In Lemon the Supreme Court set out a three part test for determining whether government conduct violated the Establishment Clause. The test "ask[s] (1) [whether] the challenged government action has a secular purpose; (2) [whether] *431 the action's primary effect neither advances nor inhibits religion; and (3) [whether] the action fosters an excessive entanglement with religion." Ashbrook, 375 F.3d at 490 (quoting Lemon, 403 U.S. at 612-13, 91 S. Ct. 2105). See also McCreary, 545 U.S. at 859, 125 S. Ct. 2722; Stone v. Graham, 449 U.S. 39, 40, 101 S. Ct. 192, 66 L. Ed. 2d 199 (1980); ACLU v. McCreary Cnty., 607 F.3d 439, 445 (6th Cir.2010) ("McCreary II"); ACLU v. Mercer Cnty., 432 F.3d 624, 635 (6th Cir.2005); ACLU v. McCreary Cnty., 354 F.3d 438, 446 (6th Cir.2003) ("McCreary I"); Adland, 307 F.3d at 479; Baker v. Adams Cnty., 310 F.3d 927, 929 (6th Cir.2002); Washegesic, 33 F.3d at 683. Both this Court and the Supreme Court have questioned the Lemon test's utility in Establishment Clause cases. Van Orden v. Perry, 545 U.S. 677, 685-86, 125 S. Ct. 2854, 162 L. Ed. 2d 607 (2005); Lynch v. Donnelly, 465 U.S. 668, 679, 104 S. Ct. 1355, 79 L. Ed. 2d 604 (1984); Mercer, 432 F.3d at 635-36. Indeed, Establishment Clause cases do not readily lend themselves to neat disposition through categorical bright line tests, Van Orden, 545 U.S. at 683, 125 S. Ct. 2854 ("Our cases, Janus-like, point in two directions in applying the Establishment Clause."); Walz v. Tax Comm'n of the City of New York, 397 U.S. 664, 668, 90 S. Ct. 1409, 25 L. Ed. 2d 697 (1970) ("In attempting to articulate the scope of the two religion Clauses, the Court's opinions reflect the limitations inherent in formulating general principles on a case-by-case basis."), and have often produced inconsistent holdings. Compare, e.g., Van Orden, 545 U.S. at 684 n. 3, 125 S. Ct. 2854 ("Despite Justice Stevens' recitation of occasional language to the contrary, we have not, and do not, adhere to the principle that the Establishment Clause bars any and all governmental preference for religion over irreligion."), with McCreary, 545 U.S. at 860, 125 S. Ct. 2722 ("The touchstone for our analysis is the principle that the First Amendment mandates governmental neutrality between religion and religion, and between religion and nonreligion."). Nevertheless, Lemon remains the law governing Establishment Clause cases. McCreary II, 607 F.3d at 445 ("As was true the last time we heard this matter, the governing standard for determining whether a particular government action violates the Establishment Clause remains Lemon v. Kurtzman.").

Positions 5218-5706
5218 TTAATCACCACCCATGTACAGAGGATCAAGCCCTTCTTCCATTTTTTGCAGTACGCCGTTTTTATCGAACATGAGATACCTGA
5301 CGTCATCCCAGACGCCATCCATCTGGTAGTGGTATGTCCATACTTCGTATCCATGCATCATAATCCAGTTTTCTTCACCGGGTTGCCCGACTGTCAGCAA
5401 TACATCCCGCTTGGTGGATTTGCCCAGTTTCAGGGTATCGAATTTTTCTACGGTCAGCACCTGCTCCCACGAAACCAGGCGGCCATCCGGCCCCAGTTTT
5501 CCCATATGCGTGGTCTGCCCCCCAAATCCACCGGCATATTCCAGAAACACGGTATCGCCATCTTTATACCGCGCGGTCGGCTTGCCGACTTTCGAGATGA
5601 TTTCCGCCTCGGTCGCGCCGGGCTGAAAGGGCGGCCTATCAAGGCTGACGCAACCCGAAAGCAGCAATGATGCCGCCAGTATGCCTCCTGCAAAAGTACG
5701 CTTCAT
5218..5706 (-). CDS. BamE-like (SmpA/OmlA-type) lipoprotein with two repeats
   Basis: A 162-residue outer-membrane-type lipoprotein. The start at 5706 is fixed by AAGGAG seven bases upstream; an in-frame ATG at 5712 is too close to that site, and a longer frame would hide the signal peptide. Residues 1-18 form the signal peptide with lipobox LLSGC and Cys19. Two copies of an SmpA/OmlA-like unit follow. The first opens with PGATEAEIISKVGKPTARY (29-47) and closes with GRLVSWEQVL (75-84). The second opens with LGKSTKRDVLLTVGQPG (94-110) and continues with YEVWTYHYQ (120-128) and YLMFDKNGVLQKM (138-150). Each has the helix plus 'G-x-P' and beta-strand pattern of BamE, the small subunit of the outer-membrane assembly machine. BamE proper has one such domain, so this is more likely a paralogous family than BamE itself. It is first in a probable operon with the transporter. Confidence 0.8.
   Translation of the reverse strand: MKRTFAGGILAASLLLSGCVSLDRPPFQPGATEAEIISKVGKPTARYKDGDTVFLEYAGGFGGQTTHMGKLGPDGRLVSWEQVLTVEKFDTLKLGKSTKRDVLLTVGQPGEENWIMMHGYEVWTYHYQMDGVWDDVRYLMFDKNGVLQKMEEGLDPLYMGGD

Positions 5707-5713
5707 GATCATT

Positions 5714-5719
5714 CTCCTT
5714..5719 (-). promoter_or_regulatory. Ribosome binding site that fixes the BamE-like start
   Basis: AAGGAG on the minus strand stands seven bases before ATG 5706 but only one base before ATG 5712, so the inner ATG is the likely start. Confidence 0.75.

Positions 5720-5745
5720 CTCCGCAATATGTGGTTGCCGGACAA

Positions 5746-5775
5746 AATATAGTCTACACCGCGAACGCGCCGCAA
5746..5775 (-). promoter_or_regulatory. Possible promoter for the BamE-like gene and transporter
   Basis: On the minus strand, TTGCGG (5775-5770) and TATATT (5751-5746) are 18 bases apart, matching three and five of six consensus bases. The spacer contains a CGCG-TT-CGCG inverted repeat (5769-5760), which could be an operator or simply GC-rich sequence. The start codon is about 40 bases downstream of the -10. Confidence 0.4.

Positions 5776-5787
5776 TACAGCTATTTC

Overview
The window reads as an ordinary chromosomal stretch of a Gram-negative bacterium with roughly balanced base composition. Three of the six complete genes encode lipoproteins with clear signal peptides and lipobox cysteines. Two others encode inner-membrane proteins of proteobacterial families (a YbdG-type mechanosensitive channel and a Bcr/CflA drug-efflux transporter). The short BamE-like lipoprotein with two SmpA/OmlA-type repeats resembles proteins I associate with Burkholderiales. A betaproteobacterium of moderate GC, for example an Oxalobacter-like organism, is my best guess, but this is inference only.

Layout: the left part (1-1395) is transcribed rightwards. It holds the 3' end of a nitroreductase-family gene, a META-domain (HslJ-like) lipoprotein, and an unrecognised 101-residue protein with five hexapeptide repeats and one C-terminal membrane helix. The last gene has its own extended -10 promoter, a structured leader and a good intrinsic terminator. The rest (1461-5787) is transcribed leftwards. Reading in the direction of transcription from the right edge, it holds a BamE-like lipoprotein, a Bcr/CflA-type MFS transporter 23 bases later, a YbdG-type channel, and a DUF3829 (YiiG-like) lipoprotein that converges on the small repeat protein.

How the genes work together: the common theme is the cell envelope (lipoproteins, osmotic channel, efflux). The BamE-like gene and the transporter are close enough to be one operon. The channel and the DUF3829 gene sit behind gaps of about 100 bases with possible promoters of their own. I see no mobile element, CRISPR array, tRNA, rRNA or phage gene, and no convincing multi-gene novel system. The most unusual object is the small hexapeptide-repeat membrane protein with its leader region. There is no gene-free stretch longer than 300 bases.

In the years since the Supreme Court announced the Lemon test, the Supreme Court has refined its first two prongs. Lemon's purpose prong "is now the predominant purpose test." Mercer, 432 F.3d at 635. Lemon's second prong, reformulated as the "endorsement test, asks whether the government action has the purpose or effect of endorsing religion." Id. Lemon's third prong remains the excessive entanglement test. Failure under any of Lemon's three prongs "deems governmental action violative of the Establishment Clause." McCreary I, 354 F.3d at 458.